At 12:30 am, on August 26, 1977, the operators at the Shippingport Atomic Power Station began lifting the central modules of the experimental breeder reactor core into the blanket section. At 04:38 am, the reactor reached criticality. During the next five years, the core produced more than 10 billion kilowatt-hours of thermal power – equivalent to about 2.5 billion kilowatt hours of electrical power – with a current retail value of approximately $200 million.
It showed no signs of approaching the end of its useful life. It was obvious from the core performance that the reactor was at least a very efficient converter with a long life core. However, in October, 1982, the reactor was shut down for the final time under budgetary pressures and a desire to conduct the detailed fuel examination needed to determine if breeding had actually occurred.
A report on the experiment was quietly issued in 1987. The core contained approximately 1.3% more fissile material after producing heat for five years than it did before initial operation. Breeding had occurred in a light water reactor system using most of the same equipment as used for conventional reactor plants.
New Fuel Source
Instead of using uranium-plutonium fuel like a liquid metal fast breeder reactor, the light water breeder reactor used uranium-thorium. In a process very similar to the one that produces fissile plutonium from U-238, it is possible to produce a fissile isotope of uranium, U-233, from thorium 232.
The advantage of this combination from a technical point of view is that U-233 produces more neutrons if fissioned by a low energy (thermal) neutron than does U-235. This characteristic means that more excess neutrons are available to convert fertile material. In a carefully designed and constructed reactor, uranium-thorium reactors have enough excess fission neutrons to overcome the parasitic neutron absorptions inherent in a water cooled and moderated reactor.
Recalling a fire analogy, even wet wood can be made to burn if you have enough high quality, carefully arranged dry wood to overcome the heat lost to absorption in the water.
In order to minimize neutron absorptions in the water coolant, the designers went through a process they called “squeezing out the water”. They redesigned the fuel elements to make the clearances between the fuel pins tighter. Since water is also the means of moving the heat from the reactor to some place where it can be of use, this process has its limits.
The designers chose a seed and blanket core configuration. In this type of reactor, the fissile material is concentrated in the central core region while the fertile material surrounds the central core region including the top and bottom. Most of the neutrons produced in the central core are used to sustain the chain reaction, while most of those than leak out at the boundary are either reflected back into the fissile material or absorbed by fertile material.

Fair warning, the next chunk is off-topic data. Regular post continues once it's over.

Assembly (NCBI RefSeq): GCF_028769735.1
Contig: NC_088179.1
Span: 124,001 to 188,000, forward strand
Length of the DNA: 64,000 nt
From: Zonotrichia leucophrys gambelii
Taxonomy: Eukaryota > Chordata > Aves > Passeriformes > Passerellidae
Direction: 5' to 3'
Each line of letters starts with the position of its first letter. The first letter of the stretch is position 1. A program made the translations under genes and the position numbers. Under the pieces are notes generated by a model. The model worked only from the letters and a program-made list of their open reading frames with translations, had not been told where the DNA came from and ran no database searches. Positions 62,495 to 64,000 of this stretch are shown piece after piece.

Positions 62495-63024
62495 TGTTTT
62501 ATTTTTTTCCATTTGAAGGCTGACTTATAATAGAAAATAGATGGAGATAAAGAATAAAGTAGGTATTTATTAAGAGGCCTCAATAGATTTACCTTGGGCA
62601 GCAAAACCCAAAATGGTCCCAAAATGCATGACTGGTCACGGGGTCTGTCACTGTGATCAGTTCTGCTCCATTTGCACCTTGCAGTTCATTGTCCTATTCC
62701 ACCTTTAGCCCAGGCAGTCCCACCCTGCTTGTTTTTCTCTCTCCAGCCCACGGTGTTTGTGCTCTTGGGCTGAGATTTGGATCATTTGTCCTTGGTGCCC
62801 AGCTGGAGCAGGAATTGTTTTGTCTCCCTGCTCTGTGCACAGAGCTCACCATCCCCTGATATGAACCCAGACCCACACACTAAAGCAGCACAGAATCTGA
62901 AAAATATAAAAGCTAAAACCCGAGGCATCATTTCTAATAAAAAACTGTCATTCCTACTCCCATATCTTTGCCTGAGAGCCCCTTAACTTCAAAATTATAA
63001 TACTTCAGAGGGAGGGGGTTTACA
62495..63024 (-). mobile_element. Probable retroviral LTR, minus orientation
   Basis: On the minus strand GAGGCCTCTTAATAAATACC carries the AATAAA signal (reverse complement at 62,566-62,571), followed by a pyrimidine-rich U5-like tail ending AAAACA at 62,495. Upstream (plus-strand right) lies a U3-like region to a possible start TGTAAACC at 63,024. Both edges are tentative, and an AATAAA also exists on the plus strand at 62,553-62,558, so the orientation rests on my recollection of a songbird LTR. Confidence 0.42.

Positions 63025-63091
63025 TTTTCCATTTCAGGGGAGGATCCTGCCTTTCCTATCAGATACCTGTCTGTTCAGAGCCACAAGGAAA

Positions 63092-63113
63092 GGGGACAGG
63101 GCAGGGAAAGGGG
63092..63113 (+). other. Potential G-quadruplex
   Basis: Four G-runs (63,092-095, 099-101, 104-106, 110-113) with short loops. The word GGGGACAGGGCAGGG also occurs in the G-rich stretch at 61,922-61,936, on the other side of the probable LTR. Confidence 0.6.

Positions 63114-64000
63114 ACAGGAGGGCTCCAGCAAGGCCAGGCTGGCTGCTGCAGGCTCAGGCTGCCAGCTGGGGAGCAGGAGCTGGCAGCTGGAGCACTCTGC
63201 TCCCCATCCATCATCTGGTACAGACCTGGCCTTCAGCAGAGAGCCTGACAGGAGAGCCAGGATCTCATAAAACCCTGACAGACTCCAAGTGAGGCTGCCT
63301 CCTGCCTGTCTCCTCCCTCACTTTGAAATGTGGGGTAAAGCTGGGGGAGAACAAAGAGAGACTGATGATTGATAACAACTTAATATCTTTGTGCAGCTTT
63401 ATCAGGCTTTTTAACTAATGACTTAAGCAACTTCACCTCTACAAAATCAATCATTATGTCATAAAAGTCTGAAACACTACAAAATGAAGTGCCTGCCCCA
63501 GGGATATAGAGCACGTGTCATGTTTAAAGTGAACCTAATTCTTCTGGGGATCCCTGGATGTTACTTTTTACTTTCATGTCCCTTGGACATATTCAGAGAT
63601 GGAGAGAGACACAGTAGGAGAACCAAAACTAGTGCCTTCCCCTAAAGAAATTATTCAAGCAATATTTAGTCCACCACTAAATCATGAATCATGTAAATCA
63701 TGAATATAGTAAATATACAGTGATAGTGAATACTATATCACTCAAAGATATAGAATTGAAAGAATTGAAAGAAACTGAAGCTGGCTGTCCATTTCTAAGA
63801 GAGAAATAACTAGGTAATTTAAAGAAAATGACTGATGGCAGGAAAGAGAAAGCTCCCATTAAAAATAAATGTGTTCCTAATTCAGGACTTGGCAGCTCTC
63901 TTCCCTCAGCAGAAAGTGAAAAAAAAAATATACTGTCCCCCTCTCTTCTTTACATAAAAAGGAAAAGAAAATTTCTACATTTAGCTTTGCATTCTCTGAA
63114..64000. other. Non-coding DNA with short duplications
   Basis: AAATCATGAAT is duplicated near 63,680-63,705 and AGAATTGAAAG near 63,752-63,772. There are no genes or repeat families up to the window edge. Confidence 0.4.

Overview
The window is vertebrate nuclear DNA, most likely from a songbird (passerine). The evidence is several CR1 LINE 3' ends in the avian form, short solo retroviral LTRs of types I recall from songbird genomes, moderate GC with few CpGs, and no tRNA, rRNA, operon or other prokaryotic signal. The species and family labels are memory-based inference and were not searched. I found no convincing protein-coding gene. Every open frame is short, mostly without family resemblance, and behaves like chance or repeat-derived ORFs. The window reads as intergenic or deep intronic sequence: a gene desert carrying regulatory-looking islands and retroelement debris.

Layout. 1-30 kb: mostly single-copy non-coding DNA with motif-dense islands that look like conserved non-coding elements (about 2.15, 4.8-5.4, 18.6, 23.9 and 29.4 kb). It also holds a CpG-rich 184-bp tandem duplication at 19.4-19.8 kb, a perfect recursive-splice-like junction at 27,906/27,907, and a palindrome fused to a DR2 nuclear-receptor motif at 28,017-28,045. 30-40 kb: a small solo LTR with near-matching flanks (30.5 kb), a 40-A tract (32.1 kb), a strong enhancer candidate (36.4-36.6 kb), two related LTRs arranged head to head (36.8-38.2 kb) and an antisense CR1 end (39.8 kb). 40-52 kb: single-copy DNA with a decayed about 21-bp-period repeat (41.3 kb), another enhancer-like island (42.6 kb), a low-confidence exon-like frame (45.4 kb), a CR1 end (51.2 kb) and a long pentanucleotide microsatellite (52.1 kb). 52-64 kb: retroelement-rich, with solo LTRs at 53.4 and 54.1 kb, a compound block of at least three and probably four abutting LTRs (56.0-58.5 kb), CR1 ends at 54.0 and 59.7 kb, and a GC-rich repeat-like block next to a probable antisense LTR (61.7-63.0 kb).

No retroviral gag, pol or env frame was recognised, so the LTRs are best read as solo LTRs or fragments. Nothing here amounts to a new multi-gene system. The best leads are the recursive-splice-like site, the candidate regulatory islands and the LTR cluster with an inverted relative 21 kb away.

The designers also decided to develop a new form of reactivity control that did not depend on putting neutron absorbing control rods into the core. Every neutron lost to a control rod over the life of the core was one less neutron available for converting thorium into uranium.
The seed elements were movable and less than a critical mass if not reflected. If the seed was lowered, more of the neutrons at the boundary would leak out, causing reactivity to drop. If the seed was raised into the blanket region, neutrons would be reflected back into the fissile material by the blanket allowing the core to reach a critical mass.
Why No Follow-up?
The light water breeder reactor was a technical success. It demonstrated a sophisticated way to more effectively use a proven technology and to make better use of natural resources. It even demonstrated a way to significantly reduce the volume of high level nuclear waste per unit of electrical power output.
Unfortunately, the program leaders were not focused on factors that make new innovations successful in the market. The following weaknesses prevented commercial success.
- There was little effort to promote the technology. Knowledge of the program is rare even within the nuclear industry. There is little chance of an unknown idea – particularly one with as much potential impact as a light water breeder reactor – becoming a new technical standard.
- The core engineers did not pay enough attention to production difficulties. The assembly of the core modules required a great deal of manual labor including 2,000 precise measurements for each module. This effort implies a high production cost even if raw materials are used more efficiently.
- There was no effort to develop other uranium-thorium reactors in an effort to help spread the fixed cost of fuel material production.
- The program was viewed as Admiral Rickover’s pet project.
Professional rivalry or ingrained hard feelings against Rickover probably helped seal the fate of the program. By the time the experimental core was shut down, the Secretary of the Navy had already declared his intention to retire Rickover. By the time that the core had been analyzed, Admiral Rickover was dead and many of his strongest political supporters were either retired or dead.
Dead End or New Direction?
It may be that the light water breeder reactor is not a viable alternative to conventional light water reactors. It seems that there is an abundant supply of fissile materials and that the higher costs of core manufacture will not be overcome without a significant automation effort. However, it is useful to know that efficient conversion – even breeding – is not only possible in a thermal reactor without the use of liquid metals, it has been actually demonstrated in a large scale experiment.
In a future issue, AEI will discuss a new design for a thermal breeder reactor designed to be less costly to manufacture and operate.